Sholem Aleichem had a unique ability to weave a nostalgia for a changing culture with the humor and ironies of shtetl life. His stories and novels reflect not only the Jewish Experience, but the experiences of all immigrants who yearned for the shores of America, whether Irish, Italian, Asian, or Eastern European. It is what makes Sholem Aleichem’s work universal, no matter its language of origin, and why Fiddler on the Roof remains a mainstay of American, and even international theater. But more than that, Laughing in the Darkness also explores the creative inner-workings of a genius of the written word.
Despite the folksiness of his Yiddish tales, Sholem Aleichem was a well-educated intellectual—a journalist. He wrote in the language of the people—Yiddish, in itself daring. When he died in 1916, his funeral in New York was attended by 200,000 people, a testament to the man and the legacy he would leave Jews and non-Jews alike—all over the world.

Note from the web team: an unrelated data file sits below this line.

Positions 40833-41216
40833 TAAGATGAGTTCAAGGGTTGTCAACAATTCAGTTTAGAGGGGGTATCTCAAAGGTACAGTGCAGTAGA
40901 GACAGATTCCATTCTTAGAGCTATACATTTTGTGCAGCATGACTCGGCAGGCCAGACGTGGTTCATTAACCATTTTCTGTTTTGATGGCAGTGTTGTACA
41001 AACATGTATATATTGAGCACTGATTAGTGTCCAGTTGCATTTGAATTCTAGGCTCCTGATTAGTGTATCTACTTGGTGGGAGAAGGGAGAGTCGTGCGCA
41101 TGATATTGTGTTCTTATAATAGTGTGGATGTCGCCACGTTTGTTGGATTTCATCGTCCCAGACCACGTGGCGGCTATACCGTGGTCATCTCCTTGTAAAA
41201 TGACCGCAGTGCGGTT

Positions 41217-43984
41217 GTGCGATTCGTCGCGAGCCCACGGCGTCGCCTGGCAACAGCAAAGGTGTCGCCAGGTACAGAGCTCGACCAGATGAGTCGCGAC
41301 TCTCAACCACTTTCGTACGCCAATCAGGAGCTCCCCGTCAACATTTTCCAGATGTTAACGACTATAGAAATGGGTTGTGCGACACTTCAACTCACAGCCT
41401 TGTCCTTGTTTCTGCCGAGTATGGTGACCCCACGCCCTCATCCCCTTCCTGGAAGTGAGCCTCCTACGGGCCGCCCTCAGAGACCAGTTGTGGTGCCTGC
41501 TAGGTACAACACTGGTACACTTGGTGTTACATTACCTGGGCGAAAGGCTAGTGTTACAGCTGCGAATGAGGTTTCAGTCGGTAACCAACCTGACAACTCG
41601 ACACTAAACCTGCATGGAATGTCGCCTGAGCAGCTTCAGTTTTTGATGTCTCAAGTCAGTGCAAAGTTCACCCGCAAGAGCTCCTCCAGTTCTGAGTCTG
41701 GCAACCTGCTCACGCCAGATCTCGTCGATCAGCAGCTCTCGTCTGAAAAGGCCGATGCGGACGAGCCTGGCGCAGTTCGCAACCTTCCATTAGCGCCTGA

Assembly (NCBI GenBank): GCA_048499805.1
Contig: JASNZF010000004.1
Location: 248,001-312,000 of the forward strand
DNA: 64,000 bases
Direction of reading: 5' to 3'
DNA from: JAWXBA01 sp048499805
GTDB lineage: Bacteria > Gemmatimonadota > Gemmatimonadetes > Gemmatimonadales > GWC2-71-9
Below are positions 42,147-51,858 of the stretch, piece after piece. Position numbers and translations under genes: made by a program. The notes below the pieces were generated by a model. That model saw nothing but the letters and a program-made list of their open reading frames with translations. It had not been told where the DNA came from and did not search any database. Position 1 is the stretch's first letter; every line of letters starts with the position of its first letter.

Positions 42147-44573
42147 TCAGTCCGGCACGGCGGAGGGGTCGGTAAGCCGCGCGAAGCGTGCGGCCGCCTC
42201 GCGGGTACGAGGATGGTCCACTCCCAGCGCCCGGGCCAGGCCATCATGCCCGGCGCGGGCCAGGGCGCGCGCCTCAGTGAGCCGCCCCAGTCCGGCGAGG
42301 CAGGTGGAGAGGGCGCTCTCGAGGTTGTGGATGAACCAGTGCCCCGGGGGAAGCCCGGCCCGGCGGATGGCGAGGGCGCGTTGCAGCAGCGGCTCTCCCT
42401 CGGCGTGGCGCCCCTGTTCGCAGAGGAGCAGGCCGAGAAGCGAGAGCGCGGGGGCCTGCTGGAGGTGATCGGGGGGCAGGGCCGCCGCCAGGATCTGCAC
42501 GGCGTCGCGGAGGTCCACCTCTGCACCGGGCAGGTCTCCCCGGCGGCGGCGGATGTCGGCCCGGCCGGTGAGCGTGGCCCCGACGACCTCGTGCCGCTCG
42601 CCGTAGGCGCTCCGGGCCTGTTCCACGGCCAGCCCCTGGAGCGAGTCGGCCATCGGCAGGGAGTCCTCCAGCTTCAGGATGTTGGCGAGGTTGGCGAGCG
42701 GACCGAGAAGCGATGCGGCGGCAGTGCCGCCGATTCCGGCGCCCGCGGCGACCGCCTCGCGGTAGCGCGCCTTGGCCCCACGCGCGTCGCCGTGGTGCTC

Laughing in the Darkness has been making the film festival circuit and has been playing at art-house theatres in limited release across the U.S. It opens in Baltimore this weekend. Upcoming screenings are listed on the film's official website.